Is your organization more interested in growth or in profitability? Often the answer is both. However, given a product line and/or territory, you should pick a primary sales performance metric. For most emerging businesses, growth is usually #1 the priority because it provides a first-mover advantage (or an opportunity to raise more capital). For more established businesses, profitability is the priority, with a focus on cross-sell or up-sell strategies. Note that it’s possible to use a both within an organization – for example by designing different incentive plans based on specific territories or product lines. However, given a particular segment, the sales force should have a clear message regarding the dominating business priority so that they can focus their efforts in the right direction. In other words, you can slice and dice it, but you still have to choose.

Can sales representatives grant discounts?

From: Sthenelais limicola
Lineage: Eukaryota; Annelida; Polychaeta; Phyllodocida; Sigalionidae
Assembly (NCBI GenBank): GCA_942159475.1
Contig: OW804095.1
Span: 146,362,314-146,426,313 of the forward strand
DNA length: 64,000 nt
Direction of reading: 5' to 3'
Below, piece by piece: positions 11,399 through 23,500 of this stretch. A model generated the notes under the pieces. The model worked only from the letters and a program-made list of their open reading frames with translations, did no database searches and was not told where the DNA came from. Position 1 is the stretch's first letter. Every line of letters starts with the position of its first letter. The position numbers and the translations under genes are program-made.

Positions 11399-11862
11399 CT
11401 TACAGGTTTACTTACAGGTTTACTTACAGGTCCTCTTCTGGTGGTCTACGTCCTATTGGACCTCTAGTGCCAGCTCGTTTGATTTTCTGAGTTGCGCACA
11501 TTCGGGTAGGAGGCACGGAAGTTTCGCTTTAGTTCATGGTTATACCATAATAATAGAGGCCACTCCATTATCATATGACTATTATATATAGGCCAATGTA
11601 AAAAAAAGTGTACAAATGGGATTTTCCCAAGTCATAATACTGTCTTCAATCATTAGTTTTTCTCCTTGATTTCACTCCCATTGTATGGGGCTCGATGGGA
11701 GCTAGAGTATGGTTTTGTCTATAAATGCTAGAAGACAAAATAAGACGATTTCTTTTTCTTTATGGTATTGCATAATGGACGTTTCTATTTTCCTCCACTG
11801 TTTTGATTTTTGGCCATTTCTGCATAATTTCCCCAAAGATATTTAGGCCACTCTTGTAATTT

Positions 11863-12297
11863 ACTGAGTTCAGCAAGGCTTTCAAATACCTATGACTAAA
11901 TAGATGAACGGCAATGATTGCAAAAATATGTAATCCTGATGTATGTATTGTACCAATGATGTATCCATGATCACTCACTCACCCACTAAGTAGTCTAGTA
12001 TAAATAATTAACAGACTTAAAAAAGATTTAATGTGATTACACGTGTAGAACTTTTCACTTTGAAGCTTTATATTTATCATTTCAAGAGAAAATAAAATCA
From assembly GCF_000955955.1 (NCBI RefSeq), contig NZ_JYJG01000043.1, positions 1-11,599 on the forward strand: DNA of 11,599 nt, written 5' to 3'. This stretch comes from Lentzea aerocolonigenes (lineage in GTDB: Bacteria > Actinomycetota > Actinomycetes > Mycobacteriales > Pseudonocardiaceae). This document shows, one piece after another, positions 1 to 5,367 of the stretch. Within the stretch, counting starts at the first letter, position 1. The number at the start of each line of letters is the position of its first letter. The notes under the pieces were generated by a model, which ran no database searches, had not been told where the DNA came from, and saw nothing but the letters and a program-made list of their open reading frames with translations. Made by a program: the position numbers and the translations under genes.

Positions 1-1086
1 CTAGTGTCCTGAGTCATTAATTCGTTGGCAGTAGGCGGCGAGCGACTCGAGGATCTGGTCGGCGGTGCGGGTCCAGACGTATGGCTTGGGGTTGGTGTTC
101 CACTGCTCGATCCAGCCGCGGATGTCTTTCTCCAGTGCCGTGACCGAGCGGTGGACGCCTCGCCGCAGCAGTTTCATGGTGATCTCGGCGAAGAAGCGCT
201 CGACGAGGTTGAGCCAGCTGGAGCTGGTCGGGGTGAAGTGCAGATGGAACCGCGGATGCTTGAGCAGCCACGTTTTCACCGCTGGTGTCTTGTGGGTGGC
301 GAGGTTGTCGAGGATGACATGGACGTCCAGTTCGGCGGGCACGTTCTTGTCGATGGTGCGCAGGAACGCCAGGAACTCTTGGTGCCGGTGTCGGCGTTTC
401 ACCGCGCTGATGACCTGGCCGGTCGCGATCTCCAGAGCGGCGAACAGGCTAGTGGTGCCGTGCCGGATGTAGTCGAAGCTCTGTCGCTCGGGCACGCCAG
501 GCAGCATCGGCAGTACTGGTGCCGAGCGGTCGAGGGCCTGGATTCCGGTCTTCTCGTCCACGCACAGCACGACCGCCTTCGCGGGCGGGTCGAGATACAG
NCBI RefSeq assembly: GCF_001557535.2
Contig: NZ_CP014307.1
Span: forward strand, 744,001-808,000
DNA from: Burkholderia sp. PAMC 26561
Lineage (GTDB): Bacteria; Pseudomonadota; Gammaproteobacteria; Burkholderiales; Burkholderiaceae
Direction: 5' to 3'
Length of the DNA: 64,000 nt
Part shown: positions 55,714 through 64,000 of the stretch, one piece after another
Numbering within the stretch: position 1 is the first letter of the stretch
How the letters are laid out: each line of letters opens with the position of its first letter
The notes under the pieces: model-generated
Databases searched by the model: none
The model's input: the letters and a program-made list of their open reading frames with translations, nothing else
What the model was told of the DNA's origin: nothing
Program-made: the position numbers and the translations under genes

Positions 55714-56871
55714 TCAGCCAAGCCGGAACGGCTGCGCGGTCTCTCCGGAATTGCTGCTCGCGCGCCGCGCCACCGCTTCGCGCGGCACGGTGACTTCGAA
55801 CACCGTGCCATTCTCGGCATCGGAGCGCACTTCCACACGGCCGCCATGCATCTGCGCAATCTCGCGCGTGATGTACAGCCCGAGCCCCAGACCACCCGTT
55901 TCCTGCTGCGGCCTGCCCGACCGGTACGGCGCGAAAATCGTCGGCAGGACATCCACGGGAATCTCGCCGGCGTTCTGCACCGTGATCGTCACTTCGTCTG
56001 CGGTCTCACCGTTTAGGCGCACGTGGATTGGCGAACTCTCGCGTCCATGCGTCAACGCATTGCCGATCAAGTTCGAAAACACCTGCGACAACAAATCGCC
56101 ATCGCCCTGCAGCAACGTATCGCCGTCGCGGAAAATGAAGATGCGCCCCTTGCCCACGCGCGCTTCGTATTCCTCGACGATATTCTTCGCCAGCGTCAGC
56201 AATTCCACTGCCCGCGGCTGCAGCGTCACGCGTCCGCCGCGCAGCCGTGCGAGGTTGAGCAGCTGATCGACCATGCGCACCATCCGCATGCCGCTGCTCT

Suppose that your incentive plan is based on profit. If sales representatives aren’t allowed to grant discounts, then all they can do is promote some products based on profitability. Essentially without the ability to grant discounts, sales representatives have limited flexibility in terms of managing profitability and make tradeoffs. To some extent, this simplification helps keep things sane, and encourages them to focus on profitable product lines. However, representatives may complain about their lack of control, and feel that an approach based on profitability without the ability to grant discounts is unfair. Also, this approach cause your sales force to ignore less profitable products which generate the bulk of the revenue. An option is to use a revenue with a profit-based multiplier. For example, if a deal included a discount higher than 10%, then only 75% of the revenue is credited. However, if discounts were kept under 10%, then 100% of the revenue is credited. Make sure to use a commission management solution capable of scoring sales transactions.